n. Neurological jargon used inaccurately or simplistically.
The cop, trying to keep abreast of scientific efforts to understand Tourette's, refers to a Dateline NBC segment that "explained how, like, there's a short in the chemical relay system from the brain to the body, and, you know, whenever the pressure builds up, there's your twitch, jerk, whatever. So we liked it and we got a copy of the show through our Tourette's association."

Price gets today's neurocentric view right on two counts. We're all becoming increasingly fluent in a sort of street neurology: "Whenever the pressure builds up, there's your twitch, jerk, whatever." When psychology ruled, psychobabble was plentiful. The rise of neurology is likewise echoed by neurobabble.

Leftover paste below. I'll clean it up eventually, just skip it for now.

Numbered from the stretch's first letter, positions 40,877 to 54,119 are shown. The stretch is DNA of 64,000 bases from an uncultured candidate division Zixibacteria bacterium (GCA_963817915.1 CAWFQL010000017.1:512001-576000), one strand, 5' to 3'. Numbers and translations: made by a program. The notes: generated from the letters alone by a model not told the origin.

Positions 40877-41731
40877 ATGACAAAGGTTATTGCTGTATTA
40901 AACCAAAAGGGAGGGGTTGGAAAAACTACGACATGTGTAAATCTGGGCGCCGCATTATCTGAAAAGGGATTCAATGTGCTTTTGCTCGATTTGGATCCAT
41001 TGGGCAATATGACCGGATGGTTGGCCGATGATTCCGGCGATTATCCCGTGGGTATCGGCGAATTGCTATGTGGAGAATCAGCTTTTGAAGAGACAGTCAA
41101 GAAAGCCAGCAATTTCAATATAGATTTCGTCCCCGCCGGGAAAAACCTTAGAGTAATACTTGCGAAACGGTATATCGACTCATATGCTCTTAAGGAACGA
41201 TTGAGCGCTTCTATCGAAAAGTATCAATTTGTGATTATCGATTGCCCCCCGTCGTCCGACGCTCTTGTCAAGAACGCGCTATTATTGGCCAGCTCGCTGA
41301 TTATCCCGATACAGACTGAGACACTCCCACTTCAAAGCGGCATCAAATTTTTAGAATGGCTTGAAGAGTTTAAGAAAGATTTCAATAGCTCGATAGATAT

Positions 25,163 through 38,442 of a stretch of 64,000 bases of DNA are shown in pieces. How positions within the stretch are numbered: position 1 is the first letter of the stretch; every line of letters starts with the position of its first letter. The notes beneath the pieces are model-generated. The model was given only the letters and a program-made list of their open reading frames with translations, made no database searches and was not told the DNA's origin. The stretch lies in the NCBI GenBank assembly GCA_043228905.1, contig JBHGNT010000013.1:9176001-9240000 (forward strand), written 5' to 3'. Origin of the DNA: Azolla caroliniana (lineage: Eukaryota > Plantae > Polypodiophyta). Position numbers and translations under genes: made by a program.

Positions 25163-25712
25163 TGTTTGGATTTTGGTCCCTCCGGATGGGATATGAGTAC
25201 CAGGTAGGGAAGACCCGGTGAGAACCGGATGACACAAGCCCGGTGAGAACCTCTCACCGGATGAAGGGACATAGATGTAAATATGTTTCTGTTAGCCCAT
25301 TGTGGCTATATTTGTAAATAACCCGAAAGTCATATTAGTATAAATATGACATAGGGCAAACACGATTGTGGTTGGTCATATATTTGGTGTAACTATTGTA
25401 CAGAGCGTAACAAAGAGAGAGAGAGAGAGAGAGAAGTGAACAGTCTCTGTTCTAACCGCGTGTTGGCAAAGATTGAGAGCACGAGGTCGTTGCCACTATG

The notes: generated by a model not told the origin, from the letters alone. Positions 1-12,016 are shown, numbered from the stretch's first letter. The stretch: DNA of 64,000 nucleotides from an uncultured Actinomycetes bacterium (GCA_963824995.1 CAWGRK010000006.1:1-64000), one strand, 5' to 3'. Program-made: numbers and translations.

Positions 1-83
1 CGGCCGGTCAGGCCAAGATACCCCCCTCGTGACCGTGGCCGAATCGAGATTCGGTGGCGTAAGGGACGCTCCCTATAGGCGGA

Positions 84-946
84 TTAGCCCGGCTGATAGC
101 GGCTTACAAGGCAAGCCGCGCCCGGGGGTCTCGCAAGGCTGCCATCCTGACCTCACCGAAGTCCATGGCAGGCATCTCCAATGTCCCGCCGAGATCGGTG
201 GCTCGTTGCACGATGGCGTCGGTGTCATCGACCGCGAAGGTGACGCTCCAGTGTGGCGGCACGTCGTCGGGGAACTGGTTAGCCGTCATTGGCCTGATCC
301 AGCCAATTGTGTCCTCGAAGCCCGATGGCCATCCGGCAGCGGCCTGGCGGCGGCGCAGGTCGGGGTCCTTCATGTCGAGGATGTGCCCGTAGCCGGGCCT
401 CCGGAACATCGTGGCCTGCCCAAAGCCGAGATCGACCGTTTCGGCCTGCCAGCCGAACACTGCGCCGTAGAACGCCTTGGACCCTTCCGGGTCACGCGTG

—Harvey Blume, “Neuro-narratives,” The American Prospect, May 22, 2000
1986 (earliest)
The saddest aspect of this neurobabble is that it may leave the impression that serious neuroscientists actually think the way these books' authors write.
—Laurence Miller, “Megabrain: new tools and techniques for brain growth and mind expansion,” Psychology Today, April 01, 1986
This word is closely related to the original "babble" term, psychobabble, which entered the language in 1976 and entered the mainstream in 1977 with the publication of Richard Rosen's classic book, Psychobabble.